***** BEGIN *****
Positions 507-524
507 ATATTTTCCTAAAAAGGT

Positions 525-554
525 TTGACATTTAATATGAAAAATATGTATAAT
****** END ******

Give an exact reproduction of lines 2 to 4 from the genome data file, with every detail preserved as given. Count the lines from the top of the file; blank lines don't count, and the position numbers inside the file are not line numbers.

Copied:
507 ATATTTTCCTAAAAAGGT

Positions 525-554
525 TTGACATTTAATATGAAAAATATGTATAAT